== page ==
Sumit Karia MD

The Common Vein Copyright 2010


An ependymoma is a tumor that is derived from ependymal cells, which line the ventricular surface.

It usually arises in children, though in can occur in adults, in whom it occurs in the spinal cord, being more commonly located in the lumbosacral spinal cord and filum terminale. The latter is usually referred as a myxopapillary ependymoma.

Morphologically, the tumor cells may form gland-like structures that resemble the embryologic ependymal canal, with processes extending into the lumen.

Functionally, because the tumors usually arise in the spinal cord, a progressive myelopathy develops, resulting in weakness of the extremities, spasticity of movement and altered/diminished sensation. If the tumor in intracranial, then, as in all intracranial tumors, headaches, nausea & vomiting, ataxia, dizziness, focal and brainstem symptoms can develop. A cauda equina syndrome can also be part of the presentation.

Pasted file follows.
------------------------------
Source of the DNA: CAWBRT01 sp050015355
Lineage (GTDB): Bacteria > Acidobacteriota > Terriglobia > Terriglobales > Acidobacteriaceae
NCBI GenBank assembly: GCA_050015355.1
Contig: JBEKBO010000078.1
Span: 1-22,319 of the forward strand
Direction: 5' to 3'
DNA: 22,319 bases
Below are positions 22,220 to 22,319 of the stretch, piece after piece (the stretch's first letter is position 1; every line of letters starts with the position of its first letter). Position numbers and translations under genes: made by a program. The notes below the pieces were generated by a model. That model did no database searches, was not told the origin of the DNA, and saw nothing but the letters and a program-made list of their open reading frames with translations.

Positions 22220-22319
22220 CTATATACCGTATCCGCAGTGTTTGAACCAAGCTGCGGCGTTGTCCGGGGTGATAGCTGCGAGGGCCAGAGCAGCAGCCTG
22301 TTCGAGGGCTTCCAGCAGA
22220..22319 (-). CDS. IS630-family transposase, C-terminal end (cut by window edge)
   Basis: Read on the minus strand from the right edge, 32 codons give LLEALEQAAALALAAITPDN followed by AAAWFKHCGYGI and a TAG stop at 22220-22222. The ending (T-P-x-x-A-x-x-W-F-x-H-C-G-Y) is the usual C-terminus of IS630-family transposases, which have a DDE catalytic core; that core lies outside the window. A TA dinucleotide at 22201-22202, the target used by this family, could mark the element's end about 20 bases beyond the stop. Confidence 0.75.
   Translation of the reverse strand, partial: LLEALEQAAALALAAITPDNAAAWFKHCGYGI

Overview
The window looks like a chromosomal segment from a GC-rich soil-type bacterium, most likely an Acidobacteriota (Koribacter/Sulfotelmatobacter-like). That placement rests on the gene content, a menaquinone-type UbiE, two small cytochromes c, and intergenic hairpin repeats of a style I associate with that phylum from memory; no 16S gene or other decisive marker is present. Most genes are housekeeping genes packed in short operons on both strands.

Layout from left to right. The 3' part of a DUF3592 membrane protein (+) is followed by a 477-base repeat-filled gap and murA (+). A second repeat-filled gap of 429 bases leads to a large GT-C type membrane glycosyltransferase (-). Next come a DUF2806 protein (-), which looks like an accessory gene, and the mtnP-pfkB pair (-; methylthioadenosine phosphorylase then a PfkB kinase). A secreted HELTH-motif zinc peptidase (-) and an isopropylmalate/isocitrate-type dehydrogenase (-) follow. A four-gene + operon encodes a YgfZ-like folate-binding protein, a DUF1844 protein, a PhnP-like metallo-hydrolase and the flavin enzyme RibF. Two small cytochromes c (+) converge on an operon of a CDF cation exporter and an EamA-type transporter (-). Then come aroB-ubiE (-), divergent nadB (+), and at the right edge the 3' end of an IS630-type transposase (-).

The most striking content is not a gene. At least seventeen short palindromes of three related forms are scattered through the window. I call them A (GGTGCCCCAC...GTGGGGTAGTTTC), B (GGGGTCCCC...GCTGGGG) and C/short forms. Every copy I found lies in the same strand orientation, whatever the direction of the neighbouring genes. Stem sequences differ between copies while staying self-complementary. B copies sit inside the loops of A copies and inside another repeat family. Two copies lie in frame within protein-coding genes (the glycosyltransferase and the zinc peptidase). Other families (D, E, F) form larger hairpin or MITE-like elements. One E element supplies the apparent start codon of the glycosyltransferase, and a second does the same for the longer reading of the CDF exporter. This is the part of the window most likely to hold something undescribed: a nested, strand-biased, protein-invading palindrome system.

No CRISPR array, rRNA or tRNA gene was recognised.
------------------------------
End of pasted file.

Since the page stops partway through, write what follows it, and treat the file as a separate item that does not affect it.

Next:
When it occurs in children younger than 2, then the prognosis tends to be poor. Treatment is usually with surgical resection and radiotherapy, where the rate success is significantly good (above 70%). Chemotherapy itself does not usually have a role in treatment, as it has not been shown to be effective.

Radiologically, MRI is the preferred modality. It demonstrates the tumor as a well-demarcated lesion, being heterogenous with calcifications. It sohes contrast enhancement. Hemorrhage can also be seen.

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